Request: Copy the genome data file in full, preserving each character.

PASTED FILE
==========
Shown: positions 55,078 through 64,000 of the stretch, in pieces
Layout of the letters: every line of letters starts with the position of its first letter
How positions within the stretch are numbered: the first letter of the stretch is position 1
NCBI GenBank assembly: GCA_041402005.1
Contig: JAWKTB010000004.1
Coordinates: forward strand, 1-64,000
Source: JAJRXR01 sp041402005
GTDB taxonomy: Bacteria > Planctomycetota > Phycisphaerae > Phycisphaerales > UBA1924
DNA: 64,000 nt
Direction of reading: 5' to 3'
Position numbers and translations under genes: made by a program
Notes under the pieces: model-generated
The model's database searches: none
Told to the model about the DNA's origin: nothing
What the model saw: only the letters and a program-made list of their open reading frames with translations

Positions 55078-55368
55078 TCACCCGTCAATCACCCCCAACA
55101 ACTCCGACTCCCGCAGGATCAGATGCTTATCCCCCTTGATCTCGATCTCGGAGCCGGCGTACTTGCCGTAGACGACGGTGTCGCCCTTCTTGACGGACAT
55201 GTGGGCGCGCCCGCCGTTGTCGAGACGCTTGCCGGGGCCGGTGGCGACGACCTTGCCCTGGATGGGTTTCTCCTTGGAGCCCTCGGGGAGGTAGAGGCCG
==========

Shown: positions 55,078 through 64,000 of the stretch, in pieces
Layout of the letters: every line of letters starts with the position of its first letter
How positions within the stretch are numbered: the first letter of the stretch is position 1
NCBI GenBank assembly: GCA_041402005.1
Contig: JAWKTB010000004.1
Coordinates: forward strand, 1-64,000
Source: JAJRXR01 sp041402005
GTDB taxonomy: Bacteria > Planctomycetota > Phycisphaerae > Phycisphaerales > UBA1924
DNA: 64,000 nt
Direction of reading: 5' to 3'
Position numbers and translations under genes: made by a program
Notes under the pieces: model-generated
The model's database searches: none
Told to the model about the DNA's origin: nothing
What the model saw: only the letters and a program-made list of their open reading frames with translations

Positions 55078-55368
55078 TCACCCGTCAATCACCCCCAACA
55101 ACTCCGACTCCCGCAGGATCAGATGCTTATCCCCCTTGATCTCGATCTCGGAGCCGGCGTACTTGCCGTAGACGACGGTGTCGCCCTTCTTGACGGACAT
55201 GTGGGCGCGCCCGCCGTTGTCGAGACGCTTGCCGGGGCCGGTGGCGACGACCTTGCCCTGGATGGGTTTCTCCTTGGAGCCCTCGGGGAGGTAGAGGCCG